Another one of my adventures finds me in some caves in North Georgia, one cave who's name I can't remember and another called Sitton's Cave (my favorite one). We started in the cave I can't remember the name to, it was supposed to be a wet cave where you had to enter through a waterfall, but it had been so dry that there was no water. When we got inside we sat down and turned our lights off for about 15 minutes to let our eyes adjust to the dark. After that we turned our lights back on, split into two groups and went separate ways. The way we went led us to a 40 foot cliff in the cave with a small ledge that extended out along the cliff wall. Well, our guide asked if anyone would want to go on the ledge and I said I wanted to. So the guide, me, and a few others went out on this ledge which was very scary and fun at the same time. When we got to the very end of the ledge, I grabbed a small stone and dropped it off the side. It took about 3 or 4 seconds to hit the bottom. After this experience, we headed for a room called the Art Room where people who past visited molded things out of the clay and left them there for others to see. Right out side of the room there was a small hole barely big enough for me to fit in. I asked my guide where it went and he said he didn't know, but that I could find out if I wanted. So of course I took this opportunity, pulled off my pack, and headed into the unknown. I crawled into the hole backwards because it turned downward. When I got to the straight down part, I was literally hanging by my hands and feet with pressure on the walls around me over this black and seemingly never ending hole. At that point I realized that this was probably not a good idea and slowly crawled my way out of the hole. When I came out I went into the Art Room and saw everyone's creations. There were all manner of things that had been molded in there, and I even left a clay guitar. The next day we went to Sitton's cave, a big hole in the side of a mountain. The entrance was a precarious drop of what seemed like a 70-80 degree slope into the cave. Once in, we had to crawl on our hands and knees through a dry creek bed until it opened up into this dried up underground river(again only dry due to no rain for a couple months) where we adjusted our eyes again. We were then free to roam the cave at our leisure as the guides knew this cave very well and said it was hard to get lost, not true for first timers. :) As I tend to do, I found another hole in the side of a wall and proceeded to explore it. I ended up crawling over this crevice just to end up at a dead end, but I thought that while I was there that it would be a good idea to turn off my light and listen. It was pitch black, the blackest black you have ever seen and the silence was almost overpowering. I felt truly alone so I turned my light back on and headed back. On the way back I discovered another hole going under the way I came in so I took it. It actually led me through the crevice that I had previously crawled over and back out to where I came in. I explored further into the cave and started hearing the distinct sounds of bats, again I turned my light off and listened to them. It was actually kind of scary because they sounded like the creatures from The Descent movie and it freaked me out a little so I turned my light back on to discover that there was a bat circling me, YES, circling me. I watched it circle me a few times and then it flew away into the blackness. Well, about this time it was time to leave. I bid the caves a very fond farewell and we headed back for home.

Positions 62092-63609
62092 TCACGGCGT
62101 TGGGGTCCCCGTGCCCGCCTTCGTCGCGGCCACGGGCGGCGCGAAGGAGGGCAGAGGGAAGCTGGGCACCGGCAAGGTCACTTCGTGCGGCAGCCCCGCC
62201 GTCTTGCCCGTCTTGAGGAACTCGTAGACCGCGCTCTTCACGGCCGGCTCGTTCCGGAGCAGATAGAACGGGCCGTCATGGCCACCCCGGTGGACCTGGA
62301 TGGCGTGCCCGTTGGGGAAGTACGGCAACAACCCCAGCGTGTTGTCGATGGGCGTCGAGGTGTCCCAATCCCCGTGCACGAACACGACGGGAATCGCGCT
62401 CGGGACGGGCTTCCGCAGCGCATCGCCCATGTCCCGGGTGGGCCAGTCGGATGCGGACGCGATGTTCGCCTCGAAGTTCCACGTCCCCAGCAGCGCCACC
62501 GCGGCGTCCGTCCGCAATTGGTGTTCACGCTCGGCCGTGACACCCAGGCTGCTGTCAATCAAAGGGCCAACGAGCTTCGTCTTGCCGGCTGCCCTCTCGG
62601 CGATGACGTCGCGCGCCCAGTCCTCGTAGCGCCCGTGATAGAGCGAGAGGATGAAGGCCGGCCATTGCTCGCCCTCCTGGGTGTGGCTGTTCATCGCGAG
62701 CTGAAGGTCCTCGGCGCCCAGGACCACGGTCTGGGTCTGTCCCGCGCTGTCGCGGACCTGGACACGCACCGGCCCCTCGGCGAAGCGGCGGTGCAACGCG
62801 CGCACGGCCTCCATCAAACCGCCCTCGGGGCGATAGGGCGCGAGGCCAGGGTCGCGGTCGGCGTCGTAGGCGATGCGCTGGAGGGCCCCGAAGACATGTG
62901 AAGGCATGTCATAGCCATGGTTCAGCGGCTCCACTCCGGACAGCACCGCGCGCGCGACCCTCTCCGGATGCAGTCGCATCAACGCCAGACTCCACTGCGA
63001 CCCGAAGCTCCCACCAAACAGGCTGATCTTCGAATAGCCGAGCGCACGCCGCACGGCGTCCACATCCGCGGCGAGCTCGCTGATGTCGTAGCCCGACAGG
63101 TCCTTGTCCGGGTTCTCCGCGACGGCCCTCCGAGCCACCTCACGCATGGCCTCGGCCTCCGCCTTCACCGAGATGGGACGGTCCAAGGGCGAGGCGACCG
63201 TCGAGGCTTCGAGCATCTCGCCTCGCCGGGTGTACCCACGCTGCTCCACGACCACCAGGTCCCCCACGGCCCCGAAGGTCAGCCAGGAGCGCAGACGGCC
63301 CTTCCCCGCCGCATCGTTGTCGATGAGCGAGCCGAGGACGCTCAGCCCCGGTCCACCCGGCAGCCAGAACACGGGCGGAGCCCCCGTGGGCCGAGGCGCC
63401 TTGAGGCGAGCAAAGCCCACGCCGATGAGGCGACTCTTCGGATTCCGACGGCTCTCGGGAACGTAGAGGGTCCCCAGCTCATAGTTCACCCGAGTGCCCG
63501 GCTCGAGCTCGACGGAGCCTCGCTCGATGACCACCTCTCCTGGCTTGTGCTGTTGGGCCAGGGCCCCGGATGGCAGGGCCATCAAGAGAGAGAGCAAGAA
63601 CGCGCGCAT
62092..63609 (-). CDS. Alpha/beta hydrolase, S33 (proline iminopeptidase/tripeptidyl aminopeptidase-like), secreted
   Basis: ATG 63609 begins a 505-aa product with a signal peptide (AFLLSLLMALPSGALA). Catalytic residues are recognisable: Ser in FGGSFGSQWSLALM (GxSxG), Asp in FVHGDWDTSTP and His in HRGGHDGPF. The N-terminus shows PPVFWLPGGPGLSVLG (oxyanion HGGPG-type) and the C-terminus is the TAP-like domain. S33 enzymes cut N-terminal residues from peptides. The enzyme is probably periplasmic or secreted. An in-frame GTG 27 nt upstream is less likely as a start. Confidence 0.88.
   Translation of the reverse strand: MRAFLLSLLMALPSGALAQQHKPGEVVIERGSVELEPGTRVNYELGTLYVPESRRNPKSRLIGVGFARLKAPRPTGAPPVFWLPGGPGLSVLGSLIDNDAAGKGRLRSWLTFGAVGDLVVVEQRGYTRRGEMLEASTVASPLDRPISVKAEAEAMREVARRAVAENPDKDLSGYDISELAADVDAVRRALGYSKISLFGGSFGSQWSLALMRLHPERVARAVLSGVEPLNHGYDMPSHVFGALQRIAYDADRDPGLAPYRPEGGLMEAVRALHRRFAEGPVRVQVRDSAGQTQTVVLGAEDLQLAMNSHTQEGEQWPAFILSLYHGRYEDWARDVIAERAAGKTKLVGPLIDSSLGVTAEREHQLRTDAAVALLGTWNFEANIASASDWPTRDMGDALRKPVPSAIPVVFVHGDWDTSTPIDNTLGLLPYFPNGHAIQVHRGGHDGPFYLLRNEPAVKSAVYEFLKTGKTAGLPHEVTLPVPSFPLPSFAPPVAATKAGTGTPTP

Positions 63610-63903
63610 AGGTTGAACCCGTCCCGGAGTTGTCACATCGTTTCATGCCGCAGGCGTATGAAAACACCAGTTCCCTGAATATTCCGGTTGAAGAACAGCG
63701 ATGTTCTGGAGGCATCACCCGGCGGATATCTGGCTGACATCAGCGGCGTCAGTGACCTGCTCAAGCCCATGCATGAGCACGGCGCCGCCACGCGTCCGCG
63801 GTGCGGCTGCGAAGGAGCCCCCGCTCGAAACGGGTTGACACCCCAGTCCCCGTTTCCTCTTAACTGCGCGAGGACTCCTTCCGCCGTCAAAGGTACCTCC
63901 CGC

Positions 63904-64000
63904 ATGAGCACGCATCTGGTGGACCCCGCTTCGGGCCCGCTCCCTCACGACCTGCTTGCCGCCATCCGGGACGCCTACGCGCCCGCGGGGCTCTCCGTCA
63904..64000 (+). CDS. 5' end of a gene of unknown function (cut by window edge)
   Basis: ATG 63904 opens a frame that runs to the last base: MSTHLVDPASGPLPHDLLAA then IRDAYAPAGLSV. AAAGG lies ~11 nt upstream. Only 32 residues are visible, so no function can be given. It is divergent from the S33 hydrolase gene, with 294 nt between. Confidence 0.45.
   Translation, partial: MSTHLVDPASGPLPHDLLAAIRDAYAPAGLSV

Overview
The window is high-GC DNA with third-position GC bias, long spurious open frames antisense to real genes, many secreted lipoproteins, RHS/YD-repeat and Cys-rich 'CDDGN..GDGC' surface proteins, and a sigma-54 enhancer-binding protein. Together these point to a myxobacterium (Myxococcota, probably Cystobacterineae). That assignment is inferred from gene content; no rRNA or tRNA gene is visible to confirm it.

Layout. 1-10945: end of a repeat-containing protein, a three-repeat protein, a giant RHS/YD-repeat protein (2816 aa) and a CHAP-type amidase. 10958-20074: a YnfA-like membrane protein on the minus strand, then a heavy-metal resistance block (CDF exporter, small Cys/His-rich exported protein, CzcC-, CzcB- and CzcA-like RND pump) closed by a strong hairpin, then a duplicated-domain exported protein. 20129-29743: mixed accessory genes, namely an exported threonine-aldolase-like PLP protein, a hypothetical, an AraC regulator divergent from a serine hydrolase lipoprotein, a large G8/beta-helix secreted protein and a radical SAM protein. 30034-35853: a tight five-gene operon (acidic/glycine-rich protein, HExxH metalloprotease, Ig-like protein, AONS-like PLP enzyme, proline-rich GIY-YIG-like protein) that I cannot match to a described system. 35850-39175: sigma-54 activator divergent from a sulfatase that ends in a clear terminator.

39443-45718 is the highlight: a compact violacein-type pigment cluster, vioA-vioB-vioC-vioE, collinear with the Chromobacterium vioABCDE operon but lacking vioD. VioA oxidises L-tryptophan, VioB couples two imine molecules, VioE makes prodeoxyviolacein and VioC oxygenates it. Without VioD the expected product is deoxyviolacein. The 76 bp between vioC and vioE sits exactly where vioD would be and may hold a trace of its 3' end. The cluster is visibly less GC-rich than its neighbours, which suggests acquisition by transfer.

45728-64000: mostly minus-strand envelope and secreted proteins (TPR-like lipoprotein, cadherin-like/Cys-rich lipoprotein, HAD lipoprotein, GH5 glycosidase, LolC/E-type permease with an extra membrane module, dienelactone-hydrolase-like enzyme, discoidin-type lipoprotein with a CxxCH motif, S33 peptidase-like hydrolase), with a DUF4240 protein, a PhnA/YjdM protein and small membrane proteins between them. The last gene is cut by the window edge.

Unknown Name Cave ( photo / image / picture from FlowerFreak22's Garden )